Arizona Official Says California’s Electrical Power Grab Could Lead to Outages

Silhouette of powerlines

The head of the Arizona Corporate Commission worries that California power officials moving their wattage to the front of the line would export power outages to Arizona and elsewhere.

The Federal Energy Regulatory Commission (FERC) recently decided to allow the California Independent System Operator (CAISO) to prioritize energy flow throughout California over Arizona. This concerns to the chairwoman of the Arizona Corporation Commission (ACC), Lea Márquez Peterson.

CAISO petitioned FERC to make changes to its tariff related to transmission priority through California in response to the extensive blackouts in August 2020. The summer readiness plan approved by California’s primary grid operator deprioritized the electrical wattage sent outside the golden state when the power demand is high.

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Economic Development Roundup: Green Hydrogen Fuel Production Plant Slated for Georgia

hydrogen fuel plant

Hydrogen solutions provider Plug Power will invest $84 million to open a green hydrogen fuel production plant in Kingsland, Georgia, Gov. Brian Kemp’s office said.

The investment is expected to create 24 jobs in Camden County. Plug Power’s GenKey solution combines critical elements to power and fuel and provides services to Amazon, BMW, Southern Company, The Home Depot, Group Carrefour and Walmart.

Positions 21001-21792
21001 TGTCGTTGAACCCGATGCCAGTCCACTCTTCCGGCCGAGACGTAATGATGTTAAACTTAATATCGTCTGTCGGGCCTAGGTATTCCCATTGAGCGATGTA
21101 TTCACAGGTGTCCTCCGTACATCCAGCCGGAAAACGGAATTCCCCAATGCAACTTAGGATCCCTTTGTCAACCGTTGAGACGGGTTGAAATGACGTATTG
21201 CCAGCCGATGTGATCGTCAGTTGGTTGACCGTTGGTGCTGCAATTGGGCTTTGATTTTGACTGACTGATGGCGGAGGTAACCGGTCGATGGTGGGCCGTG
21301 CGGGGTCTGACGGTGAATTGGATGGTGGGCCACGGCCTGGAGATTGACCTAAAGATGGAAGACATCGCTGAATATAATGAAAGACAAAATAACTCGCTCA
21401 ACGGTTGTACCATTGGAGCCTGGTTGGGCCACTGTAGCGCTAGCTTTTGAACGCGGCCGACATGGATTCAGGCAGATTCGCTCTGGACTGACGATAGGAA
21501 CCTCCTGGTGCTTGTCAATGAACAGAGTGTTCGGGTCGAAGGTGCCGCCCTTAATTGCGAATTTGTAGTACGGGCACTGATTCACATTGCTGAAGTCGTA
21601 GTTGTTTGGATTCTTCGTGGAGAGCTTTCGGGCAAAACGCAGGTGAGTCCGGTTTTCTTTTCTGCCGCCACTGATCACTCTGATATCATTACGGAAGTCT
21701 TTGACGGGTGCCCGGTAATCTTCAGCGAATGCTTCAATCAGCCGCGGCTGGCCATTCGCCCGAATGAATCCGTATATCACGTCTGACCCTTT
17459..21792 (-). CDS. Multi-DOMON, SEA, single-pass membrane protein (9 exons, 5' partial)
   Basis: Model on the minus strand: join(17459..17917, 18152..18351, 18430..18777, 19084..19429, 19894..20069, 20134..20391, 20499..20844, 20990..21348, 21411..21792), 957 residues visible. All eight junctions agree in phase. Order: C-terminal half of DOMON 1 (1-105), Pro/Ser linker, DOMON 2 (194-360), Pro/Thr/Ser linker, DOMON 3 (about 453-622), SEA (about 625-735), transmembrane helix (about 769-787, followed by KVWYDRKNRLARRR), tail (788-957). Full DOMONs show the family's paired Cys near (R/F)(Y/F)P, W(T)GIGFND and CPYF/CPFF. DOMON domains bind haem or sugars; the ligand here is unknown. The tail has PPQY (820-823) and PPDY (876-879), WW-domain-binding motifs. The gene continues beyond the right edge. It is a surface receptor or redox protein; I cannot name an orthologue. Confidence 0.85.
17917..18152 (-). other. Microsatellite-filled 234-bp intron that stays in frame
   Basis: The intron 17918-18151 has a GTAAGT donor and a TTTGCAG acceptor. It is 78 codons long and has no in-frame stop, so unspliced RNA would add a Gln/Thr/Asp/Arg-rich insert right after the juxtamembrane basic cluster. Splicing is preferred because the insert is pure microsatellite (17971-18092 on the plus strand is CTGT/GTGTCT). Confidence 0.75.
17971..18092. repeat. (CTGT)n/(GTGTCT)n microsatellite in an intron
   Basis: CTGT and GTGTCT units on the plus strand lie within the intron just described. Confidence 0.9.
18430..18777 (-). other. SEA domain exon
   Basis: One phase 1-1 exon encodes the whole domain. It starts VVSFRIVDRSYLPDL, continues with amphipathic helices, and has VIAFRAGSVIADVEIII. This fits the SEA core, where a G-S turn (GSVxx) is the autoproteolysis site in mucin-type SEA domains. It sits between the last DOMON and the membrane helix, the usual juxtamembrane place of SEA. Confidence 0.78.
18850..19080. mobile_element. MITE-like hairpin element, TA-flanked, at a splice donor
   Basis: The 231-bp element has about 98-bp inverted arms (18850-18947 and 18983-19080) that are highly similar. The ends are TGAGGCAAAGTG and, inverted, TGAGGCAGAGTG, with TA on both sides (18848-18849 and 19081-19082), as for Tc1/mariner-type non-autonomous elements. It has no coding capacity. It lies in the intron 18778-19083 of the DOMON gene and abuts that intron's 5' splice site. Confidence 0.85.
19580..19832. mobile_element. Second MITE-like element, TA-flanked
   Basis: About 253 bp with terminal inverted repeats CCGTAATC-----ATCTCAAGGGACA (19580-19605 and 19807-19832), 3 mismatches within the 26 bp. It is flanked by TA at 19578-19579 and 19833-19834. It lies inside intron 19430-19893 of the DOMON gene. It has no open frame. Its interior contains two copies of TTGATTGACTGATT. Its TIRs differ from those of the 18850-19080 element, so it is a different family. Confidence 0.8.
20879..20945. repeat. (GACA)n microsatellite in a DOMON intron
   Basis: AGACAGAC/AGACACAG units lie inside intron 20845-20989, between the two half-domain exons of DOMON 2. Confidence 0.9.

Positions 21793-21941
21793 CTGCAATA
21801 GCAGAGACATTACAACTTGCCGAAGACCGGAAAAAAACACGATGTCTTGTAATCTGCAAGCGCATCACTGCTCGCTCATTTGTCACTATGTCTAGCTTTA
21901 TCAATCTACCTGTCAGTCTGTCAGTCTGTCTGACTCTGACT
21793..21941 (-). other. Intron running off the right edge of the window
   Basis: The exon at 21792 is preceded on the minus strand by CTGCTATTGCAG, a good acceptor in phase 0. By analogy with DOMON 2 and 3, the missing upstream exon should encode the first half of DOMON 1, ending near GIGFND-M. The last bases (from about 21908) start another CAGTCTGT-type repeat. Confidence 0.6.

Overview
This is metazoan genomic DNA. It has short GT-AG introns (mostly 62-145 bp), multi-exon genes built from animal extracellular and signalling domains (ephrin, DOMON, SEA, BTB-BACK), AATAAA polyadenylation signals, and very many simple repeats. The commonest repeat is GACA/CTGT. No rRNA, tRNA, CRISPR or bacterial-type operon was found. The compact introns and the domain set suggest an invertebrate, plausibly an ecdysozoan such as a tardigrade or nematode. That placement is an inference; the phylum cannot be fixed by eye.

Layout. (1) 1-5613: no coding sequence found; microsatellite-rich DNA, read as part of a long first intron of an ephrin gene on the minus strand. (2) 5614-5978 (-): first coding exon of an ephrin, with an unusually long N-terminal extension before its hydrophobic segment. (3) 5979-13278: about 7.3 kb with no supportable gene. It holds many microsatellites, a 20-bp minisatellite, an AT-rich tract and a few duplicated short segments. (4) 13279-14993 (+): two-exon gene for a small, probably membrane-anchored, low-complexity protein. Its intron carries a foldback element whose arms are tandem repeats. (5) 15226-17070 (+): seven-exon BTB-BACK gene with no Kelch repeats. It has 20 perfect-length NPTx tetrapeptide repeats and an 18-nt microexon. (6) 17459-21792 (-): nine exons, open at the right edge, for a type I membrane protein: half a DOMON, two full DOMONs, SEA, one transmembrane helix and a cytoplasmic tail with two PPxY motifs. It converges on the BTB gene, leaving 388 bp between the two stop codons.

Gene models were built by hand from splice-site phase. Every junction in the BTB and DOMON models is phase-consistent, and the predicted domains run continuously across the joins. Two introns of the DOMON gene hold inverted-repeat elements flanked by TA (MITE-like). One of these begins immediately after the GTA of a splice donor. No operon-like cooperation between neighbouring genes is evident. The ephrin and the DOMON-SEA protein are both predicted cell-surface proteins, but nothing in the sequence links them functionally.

“With this hydrogen production plant, we are expanding our green hydrogen network to provide zero-emissions fuel to customers in Georgia and across the Southeast,” Plug Power CEO Andy Marsh said. “Investing in Camden County is the right choice to support Plug Power’s continued growth.”

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Tennessee Valley Authority’s Use of Diverse Power Generation Sources Credited With Keeping Electricity Flowing in Tennessee During Winter Storms

Unlike Texas, Tennessee has been blessed to largely keep the electricity on during the winter storms, with Tennessee Valley Authority (TVA) crediting its diverse generation assets.

Although thousands of homes throughout the Tennessee Valley have lost power at different times thanks to issues like trees falling on transmission lines, electric generation in the Volunteer State has held up despite the high demands from below-freezing temperatures.

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